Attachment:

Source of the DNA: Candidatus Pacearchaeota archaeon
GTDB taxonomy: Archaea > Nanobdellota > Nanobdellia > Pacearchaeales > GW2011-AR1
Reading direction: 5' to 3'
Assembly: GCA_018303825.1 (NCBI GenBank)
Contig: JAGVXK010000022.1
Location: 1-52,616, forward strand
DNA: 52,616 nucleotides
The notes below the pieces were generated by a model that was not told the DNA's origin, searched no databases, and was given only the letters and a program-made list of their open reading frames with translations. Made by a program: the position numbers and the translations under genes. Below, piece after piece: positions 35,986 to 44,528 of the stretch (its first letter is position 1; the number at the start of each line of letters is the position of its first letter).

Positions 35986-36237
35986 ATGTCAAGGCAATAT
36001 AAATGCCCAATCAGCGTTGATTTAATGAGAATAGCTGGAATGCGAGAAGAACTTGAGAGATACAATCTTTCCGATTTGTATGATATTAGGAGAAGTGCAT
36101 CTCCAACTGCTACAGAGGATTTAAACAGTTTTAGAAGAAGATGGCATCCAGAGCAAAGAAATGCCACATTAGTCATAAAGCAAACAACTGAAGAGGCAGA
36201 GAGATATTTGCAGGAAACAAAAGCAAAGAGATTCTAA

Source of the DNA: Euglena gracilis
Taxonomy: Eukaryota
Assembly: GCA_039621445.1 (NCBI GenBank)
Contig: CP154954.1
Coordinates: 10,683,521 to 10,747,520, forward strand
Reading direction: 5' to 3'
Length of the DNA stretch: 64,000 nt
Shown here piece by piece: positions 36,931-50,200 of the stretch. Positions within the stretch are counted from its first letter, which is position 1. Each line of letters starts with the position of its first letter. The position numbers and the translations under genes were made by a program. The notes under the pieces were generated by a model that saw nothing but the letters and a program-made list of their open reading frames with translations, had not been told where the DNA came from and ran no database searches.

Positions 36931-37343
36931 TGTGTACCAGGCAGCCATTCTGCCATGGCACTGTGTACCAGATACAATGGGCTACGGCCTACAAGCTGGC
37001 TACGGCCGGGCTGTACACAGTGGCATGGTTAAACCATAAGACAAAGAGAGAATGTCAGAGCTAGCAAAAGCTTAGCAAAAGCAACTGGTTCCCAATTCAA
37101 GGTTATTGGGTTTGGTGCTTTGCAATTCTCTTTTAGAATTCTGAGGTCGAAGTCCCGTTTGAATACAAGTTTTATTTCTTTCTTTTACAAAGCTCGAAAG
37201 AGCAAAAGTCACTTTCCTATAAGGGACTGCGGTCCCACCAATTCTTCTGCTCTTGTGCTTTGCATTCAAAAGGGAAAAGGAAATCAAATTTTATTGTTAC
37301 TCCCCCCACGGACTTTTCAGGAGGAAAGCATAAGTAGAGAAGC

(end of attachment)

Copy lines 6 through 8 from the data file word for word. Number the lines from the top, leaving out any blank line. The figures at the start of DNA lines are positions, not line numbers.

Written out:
Location: 1-52,616, forward strand
DNA: 52,616 nucleotides
The notes below the pieces were generated by a model that was not told the DNA's origin, searched no databases, and was given only the letters and a program-made list of their open reading frames with translations. Made by a program: the position numbers and the translations under genes. Below, piece after piece: positions 35,986 to 44,528 of the stretch (its first letter is position 1; the number at the start of each line of letters is the position of its first letter).